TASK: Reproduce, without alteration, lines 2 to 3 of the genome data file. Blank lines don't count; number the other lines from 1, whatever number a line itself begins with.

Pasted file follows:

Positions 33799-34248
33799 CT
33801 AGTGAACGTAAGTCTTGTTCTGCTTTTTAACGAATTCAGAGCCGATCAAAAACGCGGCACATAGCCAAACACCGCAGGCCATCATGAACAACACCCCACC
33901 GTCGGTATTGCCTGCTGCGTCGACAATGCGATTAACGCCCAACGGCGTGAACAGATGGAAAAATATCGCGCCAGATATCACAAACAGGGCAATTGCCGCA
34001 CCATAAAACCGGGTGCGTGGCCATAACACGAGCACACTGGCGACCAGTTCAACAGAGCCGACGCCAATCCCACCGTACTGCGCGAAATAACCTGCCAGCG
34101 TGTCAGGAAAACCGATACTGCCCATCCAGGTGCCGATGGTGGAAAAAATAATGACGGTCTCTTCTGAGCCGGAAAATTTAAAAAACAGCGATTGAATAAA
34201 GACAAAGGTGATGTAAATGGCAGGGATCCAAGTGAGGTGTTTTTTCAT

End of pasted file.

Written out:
33799 CT
33801 AGTGAACGTAAGTCTTGTTCTGCTTTTTAACGAATTCAGAGCCGATCAAAAACGCGGCACATAGCCAAACACCGCAGGCCATCATGAACAACACCCCACC